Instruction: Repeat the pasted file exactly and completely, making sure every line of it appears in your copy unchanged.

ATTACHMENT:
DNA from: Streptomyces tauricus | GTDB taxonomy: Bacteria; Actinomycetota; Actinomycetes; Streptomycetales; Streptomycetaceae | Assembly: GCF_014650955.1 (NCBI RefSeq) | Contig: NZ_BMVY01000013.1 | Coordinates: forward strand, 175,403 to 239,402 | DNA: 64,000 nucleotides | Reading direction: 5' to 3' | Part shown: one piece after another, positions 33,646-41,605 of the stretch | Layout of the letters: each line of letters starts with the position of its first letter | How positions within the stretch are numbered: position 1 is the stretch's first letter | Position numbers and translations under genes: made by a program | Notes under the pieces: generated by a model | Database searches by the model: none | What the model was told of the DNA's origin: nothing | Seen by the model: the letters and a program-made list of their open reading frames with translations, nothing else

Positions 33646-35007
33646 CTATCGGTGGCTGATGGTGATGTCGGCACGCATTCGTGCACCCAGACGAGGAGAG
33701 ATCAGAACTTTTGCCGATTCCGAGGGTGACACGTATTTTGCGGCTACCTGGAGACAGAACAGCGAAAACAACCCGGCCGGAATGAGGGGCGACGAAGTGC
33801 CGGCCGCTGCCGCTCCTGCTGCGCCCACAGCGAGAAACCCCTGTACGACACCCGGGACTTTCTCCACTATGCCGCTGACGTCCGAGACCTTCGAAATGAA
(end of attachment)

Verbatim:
DNA from: Streptomyces tauricus | GTDB taxonomy: Bacteria; Actinomycetota; Actinomycetes; Streptomycetales; Streptomycetaceae | Assembly: GCF_014650955.1 (NCBI RefSeq) | Contig: NZ_BMVY01000013.1 | Coordinates: forward strand, 175,403 to 239,402 | DNA: 64,000 nucleotides | Reading direction: 5' to 3' | Part shown: one piece after another, positions 33,646-41,605 of the stretch | Layout of the letters: each line of letters starts with the position of its first letter | How positions within the stretch are numbered: position 1 is the stretch's first letter | Position numbers and translations under genes: made by a program | Notes under the pieces: generated by a model | Database searches by the model: none | What the model was told of the DNA's origin: nothing | Seen by the model: the letters and a program-made list of their open reading frames with translations, nothing else

Positions 33646-35007
33646 CTATCGGTGGCTGATGGTGATGTCGGCACGCATTCGTGCACCCAGACGAGGAGAG
33701 ATCAGAACTTTTGCCGATTCCGAGGGTGACACGTATTTTGCGGCTACCTGGAGACAGAACAGCGAAAACAACCCGGCCGGAATGAGGGGCGACGAAGTGC
33801 CGGCCGCTGCCGCTCCTGCTGCGCCCACAGCGAGAAACCCCTGTACGACACCCGGGACTTTCTCCACTATGCCGCTGACGTCCGAGACCTTCGAAATGAA